US8218880B2  Linear laplacian discrimination for feature extraction  Google Patents
Linear laplacian discrimination for feature extraction Download PDFInfo
 Publication number
 US8218880B2 US8218880B2 US12/129,515 US12951508A US8218880B2 US 8218880 B2 US8218880 B2 US 8218880B2 US 12951508 A US12951508 A US 12951508A US 8218880 B2 US8218880 B2 US 8218880B2
 Authority
 US
 United States
 Prior art keywords
 samples
 method
 data
 class scatter
 non
 Prior art date
 Legal status (The legal status is an assumption and is not a legal conclusion. Google has not performed a legal analysis and makes no representation as to the accuracy of the status listed.)
 Active, expires
Links
 239000011159 matrix materials Substances 0 abstract claims description 40
 238000000605 extraction Methods 0 description title 12
 238000003860 storage Methods 0 claims description 16
 238000004458 analytical methods Methods 0 claims description 15
 230000015654 memory Effects 0 claims description 8
 230000001603 reducing Effects 0 claims description 4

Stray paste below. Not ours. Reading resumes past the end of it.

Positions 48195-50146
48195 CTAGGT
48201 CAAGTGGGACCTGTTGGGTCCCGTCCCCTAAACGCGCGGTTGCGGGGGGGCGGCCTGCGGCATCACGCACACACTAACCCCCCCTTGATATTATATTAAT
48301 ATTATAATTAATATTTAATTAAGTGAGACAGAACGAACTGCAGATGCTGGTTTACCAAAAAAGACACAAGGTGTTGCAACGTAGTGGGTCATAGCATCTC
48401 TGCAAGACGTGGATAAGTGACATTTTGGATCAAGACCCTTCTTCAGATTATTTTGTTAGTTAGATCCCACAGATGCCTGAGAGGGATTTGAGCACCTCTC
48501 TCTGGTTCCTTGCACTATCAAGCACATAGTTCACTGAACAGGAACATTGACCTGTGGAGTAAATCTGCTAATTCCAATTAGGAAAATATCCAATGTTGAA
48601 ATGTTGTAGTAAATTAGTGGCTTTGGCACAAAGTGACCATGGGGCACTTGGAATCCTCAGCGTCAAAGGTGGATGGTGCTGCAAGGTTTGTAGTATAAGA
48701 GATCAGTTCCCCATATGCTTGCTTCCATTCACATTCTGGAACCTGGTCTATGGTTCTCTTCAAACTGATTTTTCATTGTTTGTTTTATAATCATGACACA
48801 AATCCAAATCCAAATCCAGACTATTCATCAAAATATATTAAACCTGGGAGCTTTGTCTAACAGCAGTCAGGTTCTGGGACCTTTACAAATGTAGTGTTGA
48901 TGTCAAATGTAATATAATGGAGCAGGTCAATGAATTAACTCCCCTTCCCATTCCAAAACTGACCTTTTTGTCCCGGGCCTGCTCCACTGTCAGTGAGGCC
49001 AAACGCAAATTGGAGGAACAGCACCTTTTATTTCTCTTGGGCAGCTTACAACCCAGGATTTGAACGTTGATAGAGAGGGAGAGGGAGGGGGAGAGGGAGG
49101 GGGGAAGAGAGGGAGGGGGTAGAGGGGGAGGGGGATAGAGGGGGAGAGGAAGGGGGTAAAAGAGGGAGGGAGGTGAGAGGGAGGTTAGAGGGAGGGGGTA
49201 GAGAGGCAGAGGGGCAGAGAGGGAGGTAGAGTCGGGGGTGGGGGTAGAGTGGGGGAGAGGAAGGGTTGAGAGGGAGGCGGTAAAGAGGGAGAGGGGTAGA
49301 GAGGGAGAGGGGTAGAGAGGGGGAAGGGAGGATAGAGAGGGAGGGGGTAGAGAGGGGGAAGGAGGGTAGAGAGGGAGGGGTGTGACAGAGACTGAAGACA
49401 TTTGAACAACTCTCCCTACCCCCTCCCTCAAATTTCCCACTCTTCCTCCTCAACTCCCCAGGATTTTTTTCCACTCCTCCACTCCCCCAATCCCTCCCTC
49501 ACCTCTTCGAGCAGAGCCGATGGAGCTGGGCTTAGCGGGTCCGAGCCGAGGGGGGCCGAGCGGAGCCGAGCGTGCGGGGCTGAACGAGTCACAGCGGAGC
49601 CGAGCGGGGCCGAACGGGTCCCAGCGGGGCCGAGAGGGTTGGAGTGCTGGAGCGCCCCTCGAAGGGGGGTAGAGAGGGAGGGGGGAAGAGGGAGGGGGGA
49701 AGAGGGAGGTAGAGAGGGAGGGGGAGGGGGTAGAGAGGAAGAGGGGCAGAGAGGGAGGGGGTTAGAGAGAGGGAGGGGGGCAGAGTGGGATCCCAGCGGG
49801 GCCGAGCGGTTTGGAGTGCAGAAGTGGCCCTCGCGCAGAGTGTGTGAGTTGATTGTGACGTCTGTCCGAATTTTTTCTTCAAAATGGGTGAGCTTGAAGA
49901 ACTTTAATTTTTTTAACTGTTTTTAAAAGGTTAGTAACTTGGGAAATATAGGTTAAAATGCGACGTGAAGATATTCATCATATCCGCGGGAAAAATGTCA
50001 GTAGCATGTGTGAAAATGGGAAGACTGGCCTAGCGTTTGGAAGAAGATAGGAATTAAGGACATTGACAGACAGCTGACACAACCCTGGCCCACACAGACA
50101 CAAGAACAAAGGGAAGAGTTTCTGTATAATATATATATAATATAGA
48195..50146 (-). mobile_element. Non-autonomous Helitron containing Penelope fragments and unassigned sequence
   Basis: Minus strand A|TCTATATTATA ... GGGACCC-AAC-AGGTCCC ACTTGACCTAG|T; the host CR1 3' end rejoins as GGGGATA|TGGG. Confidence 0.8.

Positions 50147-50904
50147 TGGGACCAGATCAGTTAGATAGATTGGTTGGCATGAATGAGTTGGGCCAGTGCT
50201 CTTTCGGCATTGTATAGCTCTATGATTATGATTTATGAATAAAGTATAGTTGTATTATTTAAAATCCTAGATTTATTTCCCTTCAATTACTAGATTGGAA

230000002829 reduced Effects 0 claims description 2
 230000003247 decreasing Effects 0 claims 2
 238000000513 principal component analysis Methods 0 description 34
 230000001815 facial Effects 0 description 21
 238000000034 methods Methods 0 description 13
 239000000203 mixtures Substances 0 description 10
 239000002609 media Substances 0 description 8
 230000001131 transforming Effects 0 description 8
 238000004422 calculation algorithm Methods 0 description 6
 238000005457 optimization Methods 0 description 6
 210000000887 Face Anatomy 0 description 5
 230000013016 learning Effects 0 description 5
 238000004891 communication Methods 0 description 4
 238000009472 formulation Methods 0 description 4
 230000014509 gene expression Effects 0 description 4
 241000282414 Homo sapiens Species 0 description 3
 210000000214 Mouth Anatomy 0 description 3
 230000000875 corresponding Effects 0 description 3
 230000004438 eyesight Effects 0 description 3
 210000001508 Eye Anatomy 0 description 2
 238000009826 distribution Methods 0 description 2
 238000005516 engineering processes Methods 0 description 2
 230000003287 optical Effects 0 description 2
 238000003909 pattern recognition Methods 0 description 2
 238000004611 spectroscopical analysis Methods 0 description 2
 238000000844 transformation Methods 0 description 2
 210000004209 Hair Anatomy 0 description 1